Can so-called search advertising on web portals (such as Naver in Korea, Google in the US, Baidu in China) be viewed as the use of a trade mark under the Korean Trade Mark Act (KTA)?
Search advertising is a method of online advertising wherein input of a search term shows a certain website in search engine results. Search advertising enhances advertising effectiveness by providing more purchase options to consumers, giving an impression that the targeted advertisement is highly related to what the consumers have searched.
The Patent Court recently held that such search advertising is recognised as a use of a registered trade mark under the Korean Trade Mark Act (Patent Court decision 2016Heo5439 dated November 18 2016).
The trade mark registrant is a medical doctor who operates a dermatology and plastic surgery clinic named Skinique and runs the website Skinique.net. The plaintiff also owns a trade mark (Filltox and its Korean equivalent) for the designated goods "hospitals, dermatology, plastic surgery, etc" in class 44.
The petitioner/defendant initiated a non-use cancellation trial at the Intellectual Property Trial and Appeal Board (IPTAB), against the registered trade mark arguing that the trade mark registration should be cancelled according to the KTA because it had not been used for the designated goods for more than three consecutive years before the filing date of a cancellation trial. In this regard, the IPTAB ruled that the registered trade mark in dispute should be cancelled with respect to the designated goods in class 44 because the use of this trade mark had not been proved.
The plaintiff then brought an appeal before the Patent Court, insisting that he used the registered mark as a keyword to conduct search advertising. That is, when an online user enters the keyword "필톡스" (Korean equivalent of Filltox) in the search bar of a web portal (such as Naver), the clinic name "Skinique clinic" and the domain name and address of the plaintiff's website (www.skinique.net) appear on the search result screen as shown in the picture below. If an online user clicks on the domain name, it redirects him to the plaintiff's website.
In addition, the plaintiff's trade name Skinique can be seen on the upper left of the website, and the Filltox procedure is introduced there. (According to the plaintiff's allegation, Filltox is the name of a plastic surgery procedure that combines Filler and Botox.)
The Patent Court decision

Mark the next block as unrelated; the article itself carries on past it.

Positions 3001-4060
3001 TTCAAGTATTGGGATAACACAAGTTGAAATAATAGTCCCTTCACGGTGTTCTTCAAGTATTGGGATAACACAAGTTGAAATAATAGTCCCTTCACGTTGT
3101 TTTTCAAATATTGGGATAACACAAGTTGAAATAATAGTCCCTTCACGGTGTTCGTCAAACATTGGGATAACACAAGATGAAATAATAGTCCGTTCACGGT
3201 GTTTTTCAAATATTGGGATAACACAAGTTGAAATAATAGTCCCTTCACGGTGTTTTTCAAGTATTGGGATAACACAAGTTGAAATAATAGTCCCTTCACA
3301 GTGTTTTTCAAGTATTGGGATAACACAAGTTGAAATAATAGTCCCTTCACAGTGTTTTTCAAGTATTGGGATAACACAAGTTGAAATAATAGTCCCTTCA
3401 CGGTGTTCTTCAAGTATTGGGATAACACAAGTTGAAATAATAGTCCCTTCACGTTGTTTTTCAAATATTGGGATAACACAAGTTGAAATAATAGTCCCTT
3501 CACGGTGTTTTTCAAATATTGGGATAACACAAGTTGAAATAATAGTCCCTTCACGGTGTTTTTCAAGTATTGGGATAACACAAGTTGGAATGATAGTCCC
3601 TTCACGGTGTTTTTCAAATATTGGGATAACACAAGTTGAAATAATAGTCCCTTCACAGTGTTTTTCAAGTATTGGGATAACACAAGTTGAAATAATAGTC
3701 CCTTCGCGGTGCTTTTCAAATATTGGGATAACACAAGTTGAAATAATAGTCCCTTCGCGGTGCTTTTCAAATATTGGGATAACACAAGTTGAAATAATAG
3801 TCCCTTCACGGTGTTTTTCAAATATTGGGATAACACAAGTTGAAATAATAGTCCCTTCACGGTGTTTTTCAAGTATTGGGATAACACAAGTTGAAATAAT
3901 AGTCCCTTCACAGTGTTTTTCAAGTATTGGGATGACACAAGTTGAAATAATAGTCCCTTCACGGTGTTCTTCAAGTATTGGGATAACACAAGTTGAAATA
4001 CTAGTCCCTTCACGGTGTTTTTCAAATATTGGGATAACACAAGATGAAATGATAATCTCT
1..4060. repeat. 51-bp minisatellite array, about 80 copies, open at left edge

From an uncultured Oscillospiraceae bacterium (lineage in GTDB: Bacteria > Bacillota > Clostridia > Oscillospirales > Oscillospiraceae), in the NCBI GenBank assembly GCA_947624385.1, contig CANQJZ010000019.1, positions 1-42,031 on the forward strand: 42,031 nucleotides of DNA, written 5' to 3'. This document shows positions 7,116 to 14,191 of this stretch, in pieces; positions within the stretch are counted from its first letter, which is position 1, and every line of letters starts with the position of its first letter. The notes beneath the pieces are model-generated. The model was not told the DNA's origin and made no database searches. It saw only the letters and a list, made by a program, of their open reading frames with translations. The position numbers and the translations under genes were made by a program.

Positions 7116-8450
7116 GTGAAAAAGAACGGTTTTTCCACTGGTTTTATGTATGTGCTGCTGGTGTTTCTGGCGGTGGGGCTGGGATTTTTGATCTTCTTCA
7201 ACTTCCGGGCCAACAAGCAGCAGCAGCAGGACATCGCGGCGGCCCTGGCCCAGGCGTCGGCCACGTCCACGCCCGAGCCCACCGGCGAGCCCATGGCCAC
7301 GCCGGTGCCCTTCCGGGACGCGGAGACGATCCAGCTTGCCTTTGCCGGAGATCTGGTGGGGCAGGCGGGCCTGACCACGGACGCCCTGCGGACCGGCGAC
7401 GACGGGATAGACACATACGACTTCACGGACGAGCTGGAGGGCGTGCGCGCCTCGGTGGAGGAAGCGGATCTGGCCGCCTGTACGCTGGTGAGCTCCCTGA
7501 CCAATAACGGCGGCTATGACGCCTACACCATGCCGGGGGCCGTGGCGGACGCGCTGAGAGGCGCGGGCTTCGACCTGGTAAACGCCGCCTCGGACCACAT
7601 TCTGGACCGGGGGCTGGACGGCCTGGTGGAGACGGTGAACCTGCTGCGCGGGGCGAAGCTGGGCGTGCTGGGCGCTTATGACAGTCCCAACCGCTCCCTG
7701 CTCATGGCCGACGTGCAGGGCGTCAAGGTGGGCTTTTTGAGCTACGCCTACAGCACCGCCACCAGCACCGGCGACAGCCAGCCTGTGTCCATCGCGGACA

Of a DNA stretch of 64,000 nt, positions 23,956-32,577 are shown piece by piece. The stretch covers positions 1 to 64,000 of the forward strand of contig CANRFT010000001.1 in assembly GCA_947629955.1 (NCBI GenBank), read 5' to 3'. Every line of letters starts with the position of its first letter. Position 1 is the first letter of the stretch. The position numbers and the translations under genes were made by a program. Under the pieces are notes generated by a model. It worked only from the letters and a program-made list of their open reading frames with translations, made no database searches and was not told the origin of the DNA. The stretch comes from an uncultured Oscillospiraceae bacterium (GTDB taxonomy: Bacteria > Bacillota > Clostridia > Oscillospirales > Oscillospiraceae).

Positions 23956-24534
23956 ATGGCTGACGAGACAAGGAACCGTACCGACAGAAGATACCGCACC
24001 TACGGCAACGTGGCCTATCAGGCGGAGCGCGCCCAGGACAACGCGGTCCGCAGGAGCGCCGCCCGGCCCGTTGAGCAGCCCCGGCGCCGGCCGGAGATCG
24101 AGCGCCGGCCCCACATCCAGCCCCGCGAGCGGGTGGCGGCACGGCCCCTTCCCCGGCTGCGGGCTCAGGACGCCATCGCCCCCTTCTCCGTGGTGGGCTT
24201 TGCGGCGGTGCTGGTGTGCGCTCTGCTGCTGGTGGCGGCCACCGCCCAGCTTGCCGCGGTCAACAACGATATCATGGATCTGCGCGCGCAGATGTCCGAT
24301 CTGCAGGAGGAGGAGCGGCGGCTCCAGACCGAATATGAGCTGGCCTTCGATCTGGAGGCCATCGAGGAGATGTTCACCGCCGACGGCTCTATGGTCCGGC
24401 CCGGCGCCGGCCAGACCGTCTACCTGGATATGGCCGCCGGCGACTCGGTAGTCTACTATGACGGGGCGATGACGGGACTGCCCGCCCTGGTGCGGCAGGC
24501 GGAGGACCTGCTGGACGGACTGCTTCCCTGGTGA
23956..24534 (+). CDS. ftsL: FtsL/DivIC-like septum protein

It is well established in a Supreme Court decision that advertising, which is a kind of use of a trade mark, includes the provision of information on goods not only through newspapers, magazines, catalogues, signboards and TV, but also as visual information through a search result screen on a search engine to the general consumer (Supreme Court decision 2010Hu3073).
Therefore, search advertising may be viewed as an act of selling or providing a designated product on the plaintiff's website, which is accessible from the web address displayed on the search result screen.
Considering this, the Patent Court concluded that the plaintiff's search advertising could be regarded as an advertisement of the registered trade mark for the designated goods, and thus, should be recognised as the use of a registered trade mark under the KTA.
This Patent Court decision has broadened the definition of the use of a trade mark in the KTA. In other words, the use of a trade mark is not only an act of directly using the mark on a website related to designated goods, but also an act of indirectly using the mark as a keyword through search advertising on a search engine. Therefore, even if a registered trade mark is used only as a keyword in search advertising, a trade mark registrant can secure the trade mark registration proving that the mark is used as a keyword through search advertising if a non-use cancellation against the registered trade mark is filed by a third party.
Furthermore, as search advertising is often used for business purposes, users of search advertising may consider filing a trade mark application for search keywords to secure an exclusive trade mark right.
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